National Fisherman


Coastlines 

SamHillSamuel Hill is associate editor for National Fisherman.

 

 

The West Coast and East Coast may be apples and oranges when it comes to collaborative research, but which is the model for how it should be done?

“The West Coast has never not had the industry involved in cooperativeJimmyRuhle research. You’ve always had good participation. You’ve got industry participation every level of the way,” said North Carolina skipper Jimmy Ruhle (right) during a session on cooperative research at the Pacific Marine Expo on Wednesday.

On the East Coast collaboration between scientists and fishermen has been a more recent development after years of the former not taking input from the latter seriously, he pointed out.

But the West Coast has room for improvement too, said John Gauvin, of the Alaska Seafood Cooperative. He looked at the level of NOAA involvement in various programs and found that it was more involved with the short-term ones, if involved at all. That kind of independence from NOAA could make it difficult for industry funded research to be implemented in fishery management decisions.

He believes a regional cooperative research program for Alaska — which doesn’t exist now — would provide an infrastructure for various efforts.

“Why wouldn't we want to have our own cooperative research program through NOAA like they do in New England?” he asked. “I really don't know if we’re the apples or the oranges.”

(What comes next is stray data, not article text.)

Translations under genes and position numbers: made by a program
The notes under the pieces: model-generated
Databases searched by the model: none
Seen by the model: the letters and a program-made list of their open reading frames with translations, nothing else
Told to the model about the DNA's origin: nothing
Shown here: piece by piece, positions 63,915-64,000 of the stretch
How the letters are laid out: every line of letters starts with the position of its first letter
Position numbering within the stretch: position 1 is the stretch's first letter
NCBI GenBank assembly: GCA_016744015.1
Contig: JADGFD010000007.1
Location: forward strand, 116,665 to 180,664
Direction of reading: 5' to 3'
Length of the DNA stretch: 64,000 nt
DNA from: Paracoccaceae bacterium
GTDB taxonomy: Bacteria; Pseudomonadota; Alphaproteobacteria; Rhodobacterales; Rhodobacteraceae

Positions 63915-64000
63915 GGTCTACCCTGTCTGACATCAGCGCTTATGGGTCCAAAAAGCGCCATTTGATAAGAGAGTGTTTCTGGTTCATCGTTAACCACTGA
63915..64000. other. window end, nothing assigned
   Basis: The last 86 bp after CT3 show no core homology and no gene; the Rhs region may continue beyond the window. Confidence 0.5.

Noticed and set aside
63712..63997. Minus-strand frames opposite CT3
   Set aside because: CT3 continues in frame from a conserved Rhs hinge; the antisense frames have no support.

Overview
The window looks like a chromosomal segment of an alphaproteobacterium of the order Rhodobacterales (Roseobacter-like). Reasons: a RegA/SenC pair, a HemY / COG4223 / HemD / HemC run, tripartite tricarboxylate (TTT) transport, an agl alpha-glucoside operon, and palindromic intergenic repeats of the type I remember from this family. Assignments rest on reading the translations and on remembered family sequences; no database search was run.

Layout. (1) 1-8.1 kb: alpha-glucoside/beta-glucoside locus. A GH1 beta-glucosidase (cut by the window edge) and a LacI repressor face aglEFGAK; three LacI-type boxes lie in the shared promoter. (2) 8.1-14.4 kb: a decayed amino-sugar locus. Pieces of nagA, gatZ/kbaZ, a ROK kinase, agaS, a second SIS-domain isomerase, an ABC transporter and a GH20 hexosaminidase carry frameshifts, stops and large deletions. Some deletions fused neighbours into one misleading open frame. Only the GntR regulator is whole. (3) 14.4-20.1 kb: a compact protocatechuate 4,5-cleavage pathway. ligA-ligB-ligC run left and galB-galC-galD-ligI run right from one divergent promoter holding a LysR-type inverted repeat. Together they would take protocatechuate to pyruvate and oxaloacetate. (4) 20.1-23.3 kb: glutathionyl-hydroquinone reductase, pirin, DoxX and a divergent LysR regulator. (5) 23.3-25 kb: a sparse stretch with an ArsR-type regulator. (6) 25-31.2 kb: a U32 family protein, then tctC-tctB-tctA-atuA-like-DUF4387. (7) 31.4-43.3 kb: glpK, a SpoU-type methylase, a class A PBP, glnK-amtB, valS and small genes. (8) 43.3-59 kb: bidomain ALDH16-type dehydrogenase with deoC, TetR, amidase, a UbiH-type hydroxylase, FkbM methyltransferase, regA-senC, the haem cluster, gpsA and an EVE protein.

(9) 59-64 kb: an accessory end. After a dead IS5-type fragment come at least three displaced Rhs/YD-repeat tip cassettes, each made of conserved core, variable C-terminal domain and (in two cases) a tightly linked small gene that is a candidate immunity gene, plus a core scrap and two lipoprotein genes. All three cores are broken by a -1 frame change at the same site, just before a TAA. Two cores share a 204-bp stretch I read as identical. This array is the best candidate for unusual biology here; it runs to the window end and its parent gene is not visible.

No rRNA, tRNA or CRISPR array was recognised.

Research projects in the North Pacific run the gamut in size and scale, but what they all have in common is that NOAA manages the fisheries they study. Including NOAA in the collaborative process could make the information collected more valuable to Alaska's fisheries.

Inside the Industry

The Downeast Salmon Federation has received a major grant from the U.S. Endowment for Forestry and Communities to ensure and improve the water quality of eastern Maine’s most important rivers, according to the Ellsworth American.

Read more...

Louisiana crab fishermen and their catch are feeling the pressure of a downturn in the state economy, and a resulting upturn of people entering the fishery.

“It’s a crazy business right now,” said Pete Gerica, the New Orleans fisherman who now serves as president or the Louisiana Crab Task Force, a legislatively-created board of industry voices that makes recommendations to state government.

Read more...

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